Source: SCMP (4/30/21)
Cliff Walkers movie review: Zhang Yimou spy thriller, starring Liu Haocun, deceives with its labyrinthine narrative
Full of exhilarating action, the plot of this thriller, set in 1930s Manchuria, is overstuffed. Liu Haocun shines as the doe-eyed yet tough heroine, but the rest of the cast are forgettable
By James Marsh
Zhang Yimou’s Cliff Walkers bursts at the seams with lavish visuals and a slew of exhilarating action sequences, as one might expect from the director of Hero and House of Flying Daggers.
Recalling everything from Where Eagles Dare to The Age of Shadows, this snow-driven spy caper delivers enough betrayals and double-crosses to make John le Carré seem like Tintin. However, the film’s labyrinthine narrative deceives and confounds its audience as readily as the protagonists, as we collectively struggle to recall exactly who is fighting on whose side.
Liu Haocun, Zhang’s latest ingénue and star of his still unreleased previous film, One Second, plays one of four Soviet-trained agents who parachute into 1930s Japanese-occupied Manchuria on a mission to rescue a witness who can expose Japan’s atrocities to the world.
Two team members, Yu (Qin Hailu) and Chuliang (Zhu Yawen), are apprehended immediately. This suggests there is a traitor within their underground network, and leaves Lan (Liu) and Zhang (Zhang Yi) to make the treacherous journey alone, while evading Zhou (Yu Hewei) and the rest of Section Chief Gao’s (Ni Dahong) collaborating forces.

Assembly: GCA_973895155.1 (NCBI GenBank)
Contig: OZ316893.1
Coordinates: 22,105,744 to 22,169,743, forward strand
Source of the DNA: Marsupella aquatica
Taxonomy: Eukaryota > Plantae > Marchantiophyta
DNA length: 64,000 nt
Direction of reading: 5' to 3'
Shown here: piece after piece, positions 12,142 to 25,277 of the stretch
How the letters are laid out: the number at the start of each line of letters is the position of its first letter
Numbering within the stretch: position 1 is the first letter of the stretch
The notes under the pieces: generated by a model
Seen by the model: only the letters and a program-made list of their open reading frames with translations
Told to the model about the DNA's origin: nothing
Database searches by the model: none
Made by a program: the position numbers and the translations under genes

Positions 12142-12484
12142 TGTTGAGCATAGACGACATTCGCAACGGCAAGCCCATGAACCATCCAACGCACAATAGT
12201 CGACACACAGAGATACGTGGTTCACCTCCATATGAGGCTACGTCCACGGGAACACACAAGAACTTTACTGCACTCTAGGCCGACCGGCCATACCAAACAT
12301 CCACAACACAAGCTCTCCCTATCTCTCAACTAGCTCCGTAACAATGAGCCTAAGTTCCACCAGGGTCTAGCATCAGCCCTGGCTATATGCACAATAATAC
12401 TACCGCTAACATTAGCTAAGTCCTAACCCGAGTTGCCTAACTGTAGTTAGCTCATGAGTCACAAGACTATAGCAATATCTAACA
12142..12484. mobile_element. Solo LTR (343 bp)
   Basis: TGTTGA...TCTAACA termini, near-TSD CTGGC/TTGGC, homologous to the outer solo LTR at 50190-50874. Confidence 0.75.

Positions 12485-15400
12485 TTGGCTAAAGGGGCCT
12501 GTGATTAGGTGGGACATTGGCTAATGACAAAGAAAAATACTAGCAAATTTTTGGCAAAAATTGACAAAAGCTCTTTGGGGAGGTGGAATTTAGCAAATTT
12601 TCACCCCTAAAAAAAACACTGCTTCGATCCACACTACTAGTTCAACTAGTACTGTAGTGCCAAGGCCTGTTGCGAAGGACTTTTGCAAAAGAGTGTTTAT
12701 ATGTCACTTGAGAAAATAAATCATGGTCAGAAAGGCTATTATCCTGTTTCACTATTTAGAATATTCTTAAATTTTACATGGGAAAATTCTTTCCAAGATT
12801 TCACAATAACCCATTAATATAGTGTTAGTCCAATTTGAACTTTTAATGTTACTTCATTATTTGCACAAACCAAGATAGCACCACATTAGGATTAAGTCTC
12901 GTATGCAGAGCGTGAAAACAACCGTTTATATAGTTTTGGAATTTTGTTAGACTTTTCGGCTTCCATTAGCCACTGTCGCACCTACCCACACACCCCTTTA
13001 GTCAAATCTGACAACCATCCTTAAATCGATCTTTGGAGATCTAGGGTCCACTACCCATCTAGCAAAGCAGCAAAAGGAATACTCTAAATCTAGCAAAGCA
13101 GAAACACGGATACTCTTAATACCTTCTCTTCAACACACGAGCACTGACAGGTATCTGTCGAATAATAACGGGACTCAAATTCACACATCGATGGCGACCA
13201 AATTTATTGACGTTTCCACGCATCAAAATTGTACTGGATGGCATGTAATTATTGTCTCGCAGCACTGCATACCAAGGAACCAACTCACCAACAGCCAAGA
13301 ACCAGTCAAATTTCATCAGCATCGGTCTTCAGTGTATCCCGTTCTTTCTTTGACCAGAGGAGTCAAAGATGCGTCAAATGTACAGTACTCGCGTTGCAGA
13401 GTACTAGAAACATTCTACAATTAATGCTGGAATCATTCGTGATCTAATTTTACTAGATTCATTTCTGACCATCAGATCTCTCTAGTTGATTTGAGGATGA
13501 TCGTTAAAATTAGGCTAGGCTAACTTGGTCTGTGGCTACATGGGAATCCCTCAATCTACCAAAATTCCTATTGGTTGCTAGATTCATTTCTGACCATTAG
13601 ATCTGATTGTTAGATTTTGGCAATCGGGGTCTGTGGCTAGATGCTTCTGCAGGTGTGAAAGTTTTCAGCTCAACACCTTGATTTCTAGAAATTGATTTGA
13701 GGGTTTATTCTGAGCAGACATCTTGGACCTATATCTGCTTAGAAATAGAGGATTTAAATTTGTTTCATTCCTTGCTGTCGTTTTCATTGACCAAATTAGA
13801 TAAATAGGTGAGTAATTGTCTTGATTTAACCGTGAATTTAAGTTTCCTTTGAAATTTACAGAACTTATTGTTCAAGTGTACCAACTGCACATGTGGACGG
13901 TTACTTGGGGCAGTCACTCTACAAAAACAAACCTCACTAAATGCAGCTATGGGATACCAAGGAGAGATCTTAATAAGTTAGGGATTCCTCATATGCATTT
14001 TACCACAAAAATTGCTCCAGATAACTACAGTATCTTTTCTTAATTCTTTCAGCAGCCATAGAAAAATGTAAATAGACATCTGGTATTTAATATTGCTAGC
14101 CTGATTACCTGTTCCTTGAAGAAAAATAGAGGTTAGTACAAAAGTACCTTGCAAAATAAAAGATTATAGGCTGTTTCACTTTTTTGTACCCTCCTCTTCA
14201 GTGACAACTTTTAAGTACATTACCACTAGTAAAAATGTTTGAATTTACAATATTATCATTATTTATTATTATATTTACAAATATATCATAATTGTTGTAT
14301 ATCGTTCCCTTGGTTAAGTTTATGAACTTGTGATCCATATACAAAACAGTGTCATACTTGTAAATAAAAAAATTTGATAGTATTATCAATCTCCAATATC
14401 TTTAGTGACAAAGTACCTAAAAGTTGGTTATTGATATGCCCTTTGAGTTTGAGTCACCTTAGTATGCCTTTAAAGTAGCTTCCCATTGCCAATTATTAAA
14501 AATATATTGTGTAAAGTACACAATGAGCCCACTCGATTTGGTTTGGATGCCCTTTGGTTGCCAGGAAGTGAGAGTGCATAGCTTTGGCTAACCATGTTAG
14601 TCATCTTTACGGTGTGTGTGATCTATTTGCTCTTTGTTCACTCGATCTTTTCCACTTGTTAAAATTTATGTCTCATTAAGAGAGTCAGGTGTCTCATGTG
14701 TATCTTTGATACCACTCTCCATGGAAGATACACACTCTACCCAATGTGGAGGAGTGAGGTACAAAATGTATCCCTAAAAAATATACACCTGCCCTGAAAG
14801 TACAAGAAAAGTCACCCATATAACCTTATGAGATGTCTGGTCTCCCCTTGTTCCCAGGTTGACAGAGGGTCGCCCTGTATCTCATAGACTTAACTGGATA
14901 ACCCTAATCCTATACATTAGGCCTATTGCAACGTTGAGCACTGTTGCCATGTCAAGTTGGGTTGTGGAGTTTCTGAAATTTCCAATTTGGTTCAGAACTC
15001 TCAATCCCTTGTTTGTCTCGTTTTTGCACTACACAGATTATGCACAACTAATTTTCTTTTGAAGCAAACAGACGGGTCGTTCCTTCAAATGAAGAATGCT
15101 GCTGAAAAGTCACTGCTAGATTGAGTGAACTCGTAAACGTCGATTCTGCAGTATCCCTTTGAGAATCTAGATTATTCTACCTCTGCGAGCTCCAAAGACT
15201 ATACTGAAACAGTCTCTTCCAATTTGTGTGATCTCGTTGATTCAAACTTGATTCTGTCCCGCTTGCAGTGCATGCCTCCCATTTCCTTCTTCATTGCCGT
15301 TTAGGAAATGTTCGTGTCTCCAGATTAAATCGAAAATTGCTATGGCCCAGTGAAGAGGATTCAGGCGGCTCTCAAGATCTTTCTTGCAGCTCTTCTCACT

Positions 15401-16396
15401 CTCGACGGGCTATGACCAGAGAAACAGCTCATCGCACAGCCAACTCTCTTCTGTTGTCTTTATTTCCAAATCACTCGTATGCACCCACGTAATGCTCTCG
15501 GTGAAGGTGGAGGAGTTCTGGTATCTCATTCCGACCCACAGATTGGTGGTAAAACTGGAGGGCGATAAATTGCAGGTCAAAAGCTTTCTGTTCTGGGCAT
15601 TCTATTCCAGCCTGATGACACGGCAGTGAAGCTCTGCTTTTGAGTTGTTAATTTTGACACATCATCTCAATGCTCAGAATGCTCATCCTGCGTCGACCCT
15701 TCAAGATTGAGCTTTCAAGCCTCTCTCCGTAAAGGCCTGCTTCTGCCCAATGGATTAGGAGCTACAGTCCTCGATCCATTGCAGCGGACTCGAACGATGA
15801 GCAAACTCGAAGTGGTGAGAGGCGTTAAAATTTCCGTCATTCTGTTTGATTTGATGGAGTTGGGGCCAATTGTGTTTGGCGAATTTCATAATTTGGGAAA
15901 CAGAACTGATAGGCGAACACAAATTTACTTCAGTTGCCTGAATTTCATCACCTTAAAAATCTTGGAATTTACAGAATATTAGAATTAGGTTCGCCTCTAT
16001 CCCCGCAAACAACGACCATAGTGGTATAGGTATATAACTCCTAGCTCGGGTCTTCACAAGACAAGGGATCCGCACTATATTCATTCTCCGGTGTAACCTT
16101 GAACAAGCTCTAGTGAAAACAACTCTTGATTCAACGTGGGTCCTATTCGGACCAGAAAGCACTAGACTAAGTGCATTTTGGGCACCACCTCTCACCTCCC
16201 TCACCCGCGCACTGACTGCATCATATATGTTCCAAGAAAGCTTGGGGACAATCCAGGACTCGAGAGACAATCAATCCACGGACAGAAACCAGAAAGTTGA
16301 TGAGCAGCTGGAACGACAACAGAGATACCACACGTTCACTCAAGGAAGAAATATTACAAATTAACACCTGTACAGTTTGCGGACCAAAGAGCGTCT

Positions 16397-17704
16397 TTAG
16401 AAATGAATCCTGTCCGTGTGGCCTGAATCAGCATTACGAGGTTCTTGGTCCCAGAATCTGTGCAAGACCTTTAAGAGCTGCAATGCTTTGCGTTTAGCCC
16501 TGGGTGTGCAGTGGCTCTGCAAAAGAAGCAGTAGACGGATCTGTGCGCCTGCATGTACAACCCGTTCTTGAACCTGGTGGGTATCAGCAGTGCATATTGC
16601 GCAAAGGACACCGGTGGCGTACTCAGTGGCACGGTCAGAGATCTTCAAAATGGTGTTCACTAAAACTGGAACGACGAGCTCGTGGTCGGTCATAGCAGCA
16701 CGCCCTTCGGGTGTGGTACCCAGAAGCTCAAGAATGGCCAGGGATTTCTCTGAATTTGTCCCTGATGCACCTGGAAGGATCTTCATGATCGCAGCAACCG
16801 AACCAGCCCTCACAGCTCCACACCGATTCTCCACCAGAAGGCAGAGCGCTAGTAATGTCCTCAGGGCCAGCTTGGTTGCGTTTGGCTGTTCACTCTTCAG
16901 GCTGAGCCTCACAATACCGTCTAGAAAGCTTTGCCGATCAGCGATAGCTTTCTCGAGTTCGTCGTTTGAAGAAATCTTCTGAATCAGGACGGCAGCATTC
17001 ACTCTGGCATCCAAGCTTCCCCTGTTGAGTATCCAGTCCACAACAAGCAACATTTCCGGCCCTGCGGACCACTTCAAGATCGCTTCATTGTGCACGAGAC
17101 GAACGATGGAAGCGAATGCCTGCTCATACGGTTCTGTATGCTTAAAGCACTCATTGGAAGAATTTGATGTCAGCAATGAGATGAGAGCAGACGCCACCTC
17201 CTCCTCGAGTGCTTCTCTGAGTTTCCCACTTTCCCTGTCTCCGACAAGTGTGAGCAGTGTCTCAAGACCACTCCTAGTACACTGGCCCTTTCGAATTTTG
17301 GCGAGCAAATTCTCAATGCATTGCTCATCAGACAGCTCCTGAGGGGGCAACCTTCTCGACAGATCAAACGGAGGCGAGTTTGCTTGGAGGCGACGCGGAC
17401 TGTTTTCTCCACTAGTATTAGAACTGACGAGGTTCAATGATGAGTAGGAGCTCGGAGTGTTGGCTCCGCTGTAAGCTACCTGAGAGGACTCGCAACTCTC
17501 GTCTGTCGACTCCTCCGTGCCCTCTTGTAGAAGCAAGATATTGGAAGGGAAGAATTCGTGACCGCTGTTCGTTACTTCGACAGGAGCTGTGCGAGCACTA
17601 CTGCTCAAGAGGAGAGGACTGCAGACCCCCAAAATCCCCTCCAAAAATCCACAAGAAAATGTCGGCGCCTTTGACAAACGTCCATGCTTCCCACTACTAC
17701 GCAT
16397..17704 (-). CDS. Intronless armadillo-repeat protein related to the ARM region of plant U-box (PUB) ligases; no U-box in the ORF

Lan, a frail, doe-eyed beauty who struggles to walk through snow without falling over, makes for an initially implausible operative. Surprisingly, she reveals herself to be the group’s most resilient member, deftly dispatching goons twice her size and willingly hurling herself from a speeding locomotive.
Unfortunately the same cannot be said for the rest of the cast, who are quickly subsumed into a disorienting collage of faceless figures in trench coats with freely oscillating allegiances. The director exacerbates this confusion by shifting his focus midway from the plight of Lan’s teammate Zhang and to Yu Hewei’s conflicted government stooge.
The film’s numerous action sequences are filmed with far more clarity, slickly transitioning from mountainside shoot-out to high-speed car chase, as bullets fly and the unrelenting blizzards add a sprinkle of aesthetic glitter to the shifty cloak-and-dagger escapades, all to the strains of an arresting, Morricone-esque score.
However, the endless scenes of torture and interrogation get somewhat repetitive, while a tacked-on subplot involving abandoned street urchins is an unnecessary distraction in an already overstuffed plot.
Ultimately, Cliff Walkers sports the flawless disguise of a top-tier spy thriller, but when the screws are tightened simply can’t get its story straight.